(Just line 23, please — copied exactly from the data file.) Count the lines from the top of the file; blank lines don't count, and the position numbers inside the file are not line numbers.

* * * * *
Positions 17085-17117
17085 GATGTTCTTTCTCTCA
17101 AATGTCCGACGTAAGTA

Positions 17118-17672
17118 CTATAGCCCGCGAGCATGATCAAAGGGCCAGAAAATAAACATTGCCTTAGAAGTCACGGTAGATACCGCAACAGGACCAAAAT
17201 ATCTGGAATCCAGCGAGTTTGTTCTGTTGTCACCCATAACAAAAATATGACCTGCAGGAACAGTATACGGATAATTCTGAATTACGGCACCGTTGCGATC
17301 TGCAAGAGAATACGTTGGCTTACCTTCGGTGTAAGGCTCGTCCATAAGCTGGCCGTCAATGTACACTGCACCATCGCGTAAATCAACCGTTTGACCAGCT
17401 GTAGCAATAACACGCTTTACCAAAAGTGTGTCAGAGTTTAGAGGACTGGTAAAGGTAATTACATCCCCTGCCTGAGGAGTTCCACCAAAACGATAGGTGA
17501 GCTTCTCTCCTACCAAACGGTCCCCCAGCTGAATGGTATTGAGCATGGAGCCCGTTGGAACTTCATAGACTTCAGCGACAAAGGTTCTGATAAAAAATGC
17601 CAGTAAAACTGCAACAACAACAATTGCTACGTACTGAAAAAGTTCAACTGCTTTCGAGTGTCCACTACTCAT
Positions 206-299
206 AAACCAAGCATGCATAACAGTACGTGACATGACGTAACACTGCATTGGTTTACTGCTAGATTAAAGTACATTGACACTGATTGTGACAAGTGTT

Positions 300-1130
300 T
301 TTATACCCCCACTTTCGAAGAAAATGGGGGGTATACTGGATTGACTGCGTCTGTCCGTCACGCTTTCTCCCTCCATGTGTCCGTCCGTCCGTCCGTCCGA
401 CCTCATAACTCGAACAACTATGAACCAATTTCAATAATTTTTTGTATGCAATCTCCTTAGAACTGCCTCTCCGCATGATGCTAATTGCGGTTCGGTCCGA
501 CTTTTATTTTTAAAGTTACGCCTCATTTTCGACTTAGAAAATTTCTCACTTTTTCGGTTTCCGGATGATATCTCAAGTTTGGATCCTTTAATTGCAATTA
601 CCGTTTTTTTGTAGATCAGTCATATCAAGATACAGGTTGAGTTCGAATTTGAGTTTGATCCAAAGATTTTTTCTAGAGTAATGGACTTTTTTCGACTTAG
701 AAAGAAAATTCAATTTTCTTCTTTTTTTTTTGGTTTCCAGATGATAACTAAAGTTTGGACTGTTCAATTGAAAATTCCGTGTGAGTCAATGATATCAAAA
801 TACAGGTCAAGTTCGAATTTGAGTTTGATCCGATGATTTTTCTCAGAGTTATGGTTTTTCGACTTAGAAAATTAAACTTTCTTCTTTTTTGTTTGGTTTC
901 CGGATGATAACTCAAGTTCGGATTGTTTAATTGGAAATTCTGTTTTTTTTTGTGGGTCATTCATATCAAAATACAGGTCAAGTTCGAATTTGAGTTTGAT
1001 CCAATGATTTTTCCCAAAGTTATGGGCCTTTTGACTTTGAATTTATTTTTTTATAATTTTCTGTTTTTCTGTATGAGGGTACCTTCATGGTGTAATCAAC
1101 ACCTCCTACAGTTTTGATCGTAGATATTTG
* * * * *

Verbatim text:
1101 ACCTCCTACAGTTTTGATCGTAGATATTTG